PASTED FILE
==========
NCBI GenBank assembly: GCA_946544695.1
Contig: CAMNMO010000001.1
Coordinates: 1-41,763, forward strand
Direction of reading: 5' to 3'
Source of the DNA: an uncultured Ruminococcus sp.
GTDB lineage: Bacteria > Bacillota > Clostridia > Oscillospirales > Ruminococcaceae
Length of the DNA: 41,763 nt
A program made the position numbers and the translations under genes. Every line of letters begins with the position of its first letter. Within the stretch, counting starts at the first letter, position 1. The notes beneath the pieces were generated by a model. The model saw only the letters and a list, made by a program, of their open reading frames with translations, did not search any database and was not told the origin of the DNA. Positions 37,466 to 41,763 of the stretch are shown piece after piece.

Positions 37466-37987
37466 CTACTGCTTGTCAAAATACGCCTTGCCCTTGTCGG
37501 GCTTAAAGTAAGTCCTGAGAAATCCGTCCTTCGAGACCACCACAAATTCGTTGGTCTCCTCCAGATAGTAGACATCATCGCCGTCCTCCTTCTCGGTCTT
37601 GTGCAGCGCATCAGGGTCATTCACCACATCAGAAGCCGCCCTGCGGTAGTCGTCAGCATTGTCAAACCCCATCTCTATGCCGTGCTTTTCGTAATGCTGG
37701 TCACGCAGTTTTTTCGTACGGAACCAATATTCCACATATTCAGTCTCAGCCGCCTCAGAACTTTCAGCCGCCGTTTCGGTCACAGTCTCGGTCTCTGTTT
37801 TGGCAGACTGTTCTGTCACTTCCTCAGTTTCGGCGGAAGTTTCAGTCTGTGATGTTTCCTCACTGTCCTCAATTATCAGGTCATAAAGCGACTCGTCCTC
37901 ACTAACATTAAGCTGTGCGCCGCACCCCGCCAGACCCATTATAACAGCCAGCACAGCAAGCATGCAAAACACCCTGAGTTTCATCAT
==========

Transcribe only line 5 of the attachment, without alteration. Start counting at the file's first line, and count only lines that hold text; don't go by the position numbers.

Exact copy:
Source of the DNA: an uncultured Ruminococcus sp.